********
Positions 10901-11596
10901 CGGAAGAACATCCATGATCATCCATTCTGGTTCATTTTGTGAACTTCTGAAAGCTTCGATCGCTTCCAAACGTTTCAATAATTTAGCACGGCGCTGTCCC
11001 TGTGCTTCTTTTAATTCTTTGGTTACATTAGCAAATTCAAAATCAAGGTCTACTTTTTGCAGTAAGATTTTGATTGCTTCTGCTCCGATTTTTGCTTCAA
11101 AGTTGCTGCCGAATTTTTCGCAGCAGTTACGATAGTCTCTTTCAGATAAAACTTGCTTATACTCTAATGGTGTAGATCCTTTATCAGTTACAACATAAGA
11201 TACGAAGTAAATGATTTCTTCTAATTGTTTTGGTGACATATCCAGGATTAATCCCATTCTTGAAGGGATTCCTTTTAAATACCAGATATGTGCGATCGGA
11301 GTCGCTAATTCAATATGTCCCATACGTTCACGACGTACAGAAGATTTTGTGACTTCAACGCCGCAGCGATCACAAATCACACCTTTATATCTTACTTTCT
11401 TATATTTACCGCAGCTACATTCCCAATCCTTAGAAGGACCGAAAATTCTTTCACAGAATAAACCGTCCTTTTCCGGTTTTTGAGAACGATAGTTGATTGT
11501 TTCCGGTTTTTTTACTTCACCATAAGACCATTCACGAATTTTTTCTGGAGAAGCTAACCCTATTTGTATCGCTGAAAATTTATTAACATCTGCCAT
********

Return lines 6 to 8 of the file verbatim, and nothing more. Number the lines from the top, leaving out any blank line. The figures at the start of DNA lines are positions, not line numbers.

11301 GTCGCTAATTCAATATGTCCCATACGTTCACGACGTACAGAAGATTTTGTGACTTCAACGCCGCAGCGATCACAAATCACACCTTTATATCTTACTTTCT
11401 TATATTTACCGCAGCTACATTCCCAATCCTTAGAAGGACCGAAAATTCTTTCACAGAATAAACCGTCCTTTTCCGGTTTTTGAGAACGATAGTTGATTGT
11501 TTCCGGTTTTTTTACTTCACCATAAGACCATTCACGAATTTTTTCTGGAGAAGCTAACCCTATTTGTATCGCTGAAAATTTATTAACATCTGCCAT